Article Text

other Versions

PDF
What can large population-based birth cohort study ask about past, present and future of children with disorders of development, learning and behaviour?
  1. Slavica K Katusic1,
  2. Robert C Colligan2,
  3. Scott M Myers3,
  4. Robert G Voigt4,
  5. Kouichi Yoshimasu1,5,
  6. Ruth E Stoeckel6,
  7. Amy L Weaver7
  1. 1Division of Epidemiology, Department of Health Sciences Research, Mayo Clinic, Rochester, Minnesota, USA
  2. 2Department of Psychiatry and Psychology, Mayo Clinic, Rochester, Minnesota, USA
  3. 3Geisinger-Bucknell Autism and Developmental Medicine Center, Lewisburg, Pennsylvania, USA
  4. 4Department of Pediatrics, Baylor College of Medicine, Houston, Texas, USA
  5. 5Department of Hygiene, School of Medicine, Wakayama Medical University, Wakayama, Japan
  6. 6Department of Neurology, Mayo Clinic, Rochester, Minnesota, USA
  7. 7Division of Biomedical Statistics and Informatics, Department of Health Sciences Research, Mayo Clinic, Rochester, Minnesota, USA
  1. Correspondence to Dr Slavica K Katusic, Department of Health Sciences Research, Mayo Clinic, 200 First Street SW, Rochester, MN 55905, USA; katusic.slavica{at}mayo.edu

Abstract

A large cohort consisting of all children born to mothers from community provides ‘natural’ selection into different exposures and is a powerful resource for epidemiological research. A large population-based birth cohort with detailed systematic information already recorded, as part of longitudinal medical care, historical and current school data, detailed birth certificate data and all three resources available for every member of the birth cohort, are extremely rare. Our population-based birth cohort consists of all children born between 1976 and 2000 to mothers residing in Olmsted County, Minnesota, at the time of child's birth (N=39 890). In this paper, we provide a comprehensive report of the method describing the identification, the characteristics and longitudinal follow-up of each child (and family members) from the birth cohort, wealth of complementary resources of data and study measures and designs (retrospective, combined retrospective/prospective). In the last decade or so, we obtained scientific and clinically needed answers for incidence rates, potential risk/protective factors, treatment, comorbidities, outcomes, cost/usage and potential biases (that are always assessed and clinically interpreted) of many developmental learning and behavioural disorders (DLBDs) including learning and attention-deficit/hyperactivity disorders, intellectual disability, speech-language impairment and autism spectrum disorder. Many current and future questions related to DLBDs are remaining to be answered. The Olmsted County Birth Cohort (OCBC) is an example of a comprehensive, contemporary epidemiological research model for the development of similar research infrastructures, and its current and future results are important for replication and comparison with other population-based retrospective and prospective birth cohort studies.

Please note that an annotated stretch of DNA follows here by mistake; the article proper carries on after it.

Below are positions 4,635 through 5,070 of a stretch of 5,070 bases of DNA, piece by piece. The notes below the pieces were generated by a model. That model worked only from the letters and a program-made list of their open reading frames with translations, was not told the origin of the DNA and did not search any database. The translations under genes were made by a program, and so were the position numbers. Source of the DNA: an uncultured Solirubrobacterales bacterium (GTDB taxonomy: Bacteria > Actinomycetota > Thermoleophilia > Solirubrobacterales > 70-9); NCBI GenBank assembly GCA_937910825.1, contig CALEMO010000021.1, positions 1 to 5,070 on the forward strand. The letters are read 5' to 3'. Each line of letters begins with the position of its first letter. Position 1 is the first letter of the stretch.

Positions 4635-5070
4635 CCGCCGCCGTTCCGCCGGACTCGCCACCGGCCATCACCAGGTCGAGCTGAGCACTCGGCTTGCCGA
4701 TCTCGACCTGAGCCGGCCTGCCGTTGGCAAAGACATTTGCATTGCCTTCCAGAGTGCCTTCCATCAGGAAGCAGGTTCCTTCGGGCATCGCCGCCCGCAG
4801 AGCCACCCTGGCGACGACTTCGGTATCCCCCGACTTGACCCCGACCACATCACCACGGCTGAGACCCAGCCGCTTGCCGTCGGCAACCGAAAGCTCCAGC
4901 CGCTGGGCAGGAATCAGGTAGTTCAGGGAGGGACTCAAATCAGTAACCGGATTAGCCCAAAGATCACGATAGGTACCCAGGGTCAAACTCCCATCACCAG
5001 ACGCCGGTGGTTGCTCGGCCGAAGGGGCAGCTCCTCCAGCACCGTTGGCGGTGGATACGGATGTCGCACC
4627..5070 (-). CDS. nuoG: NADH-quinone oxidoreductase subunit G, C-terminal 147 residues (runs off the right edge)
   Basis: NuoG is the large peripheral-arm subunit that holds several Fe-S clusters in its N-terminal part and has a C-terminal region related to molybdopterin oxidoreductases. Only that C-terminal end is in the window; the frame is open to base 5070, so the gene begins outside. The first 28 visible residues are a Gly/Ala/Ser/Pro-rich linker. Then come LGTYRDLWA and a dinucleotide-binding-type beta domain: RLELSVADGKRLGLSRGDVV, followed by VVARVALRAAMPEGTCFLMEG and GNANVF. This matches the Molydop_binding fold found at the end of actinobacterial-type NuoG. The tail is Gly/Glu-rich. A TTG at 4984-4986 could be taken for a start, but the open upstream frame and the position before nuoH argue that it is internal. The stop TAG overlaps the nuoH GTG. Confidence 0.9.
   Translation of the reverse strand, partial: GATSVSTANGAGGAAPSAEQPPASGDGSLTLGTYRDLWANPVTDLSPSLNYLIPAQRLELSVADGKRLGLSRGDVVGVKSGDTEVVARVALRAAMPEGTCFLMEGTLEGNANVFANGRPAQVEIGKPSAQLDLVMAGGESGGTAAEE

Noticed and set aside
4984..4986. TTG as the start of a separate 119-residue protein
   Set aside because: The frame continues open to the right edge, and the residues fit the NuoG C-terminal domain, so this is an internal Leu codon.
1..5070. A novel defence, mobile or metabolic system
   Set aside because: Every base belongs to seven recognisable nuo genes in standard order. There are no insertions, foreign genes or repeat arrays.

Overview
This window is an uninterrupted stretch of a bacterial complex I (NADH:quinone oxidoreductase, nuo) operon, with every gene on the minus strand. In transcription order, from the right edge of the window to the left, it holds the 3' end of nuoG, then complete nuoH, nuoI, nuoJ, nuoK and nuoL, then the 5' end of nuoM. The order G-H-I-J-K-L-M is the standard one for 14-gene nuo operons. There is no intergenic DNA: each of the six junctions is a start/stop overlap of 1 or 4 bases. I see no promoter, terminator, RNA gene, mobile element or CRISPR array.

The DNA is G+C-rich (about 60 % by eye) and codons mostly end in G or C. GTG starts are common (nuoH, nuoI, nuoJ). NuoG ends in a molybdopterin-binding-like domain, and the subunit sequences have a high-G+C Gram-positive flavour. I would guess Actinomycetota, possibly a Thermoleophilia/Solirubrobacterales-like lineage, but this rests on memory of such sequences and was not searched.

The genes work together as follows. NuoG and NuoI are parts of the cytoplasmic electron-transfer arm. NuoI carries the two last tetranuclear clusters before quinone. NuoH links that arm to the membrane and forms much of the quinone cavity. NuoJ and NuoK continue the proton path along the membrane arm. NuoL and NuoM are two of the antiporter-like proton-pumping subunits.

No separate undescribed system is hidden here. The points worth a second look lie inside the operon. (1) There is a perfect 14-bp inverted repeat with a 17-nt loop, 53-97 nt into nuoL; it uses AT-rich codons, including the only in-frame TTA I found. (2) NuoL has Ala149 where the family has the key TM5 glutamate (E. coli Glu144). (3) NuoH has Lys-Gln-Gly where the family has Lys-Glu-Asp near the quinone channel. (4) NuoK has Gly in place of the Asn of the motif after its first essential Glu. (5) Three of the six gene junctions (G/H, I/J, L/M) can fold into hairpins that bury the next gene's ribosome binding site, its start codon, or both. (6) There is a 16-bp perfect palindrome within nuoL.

Statistics from Altmetric.com

Footnotes

  • Contributors All the authors contributed to the work and take responsibility for it. Precisely, SKK designed the study, directed every step of its implementation, including obtaining permission to access all 41 school resources, developed strategies for quality assurance and completed all the requirements for IRB approvals. Specialists in child development disorders, RCC, SMM, RGV and RES were part of the whole, long process helping in supervision and advising in all study activities. KY helped conduct the literature review and contributed to the preparation of the discussion of the text. ALW designed the study's analytic strategies and completed statistical analysis. All the authors provided critical revisions of the manuscript.

  • Funding This study was supported by Public Health Service research grants: HD29745, MH093522 and AG34676 from the National Institutes of Health.

  • Competing interests None declared.

  • Ethics approval Institutional Review Board #PR09-008216-06; Title: “The epidemiology of childhood neurodevelopmental disorders in a population-based birth cohort (1976–2000).”

  • Provenance and peer review Not commissioned; externally peer reviewed.

Request permissions

If you wish to reuse any or all of this article please use the link below which will take you to the Copyright Clearance Center’s RightsLink service. You will be able to get a quick price and instant permission to reuse the content in many different ways.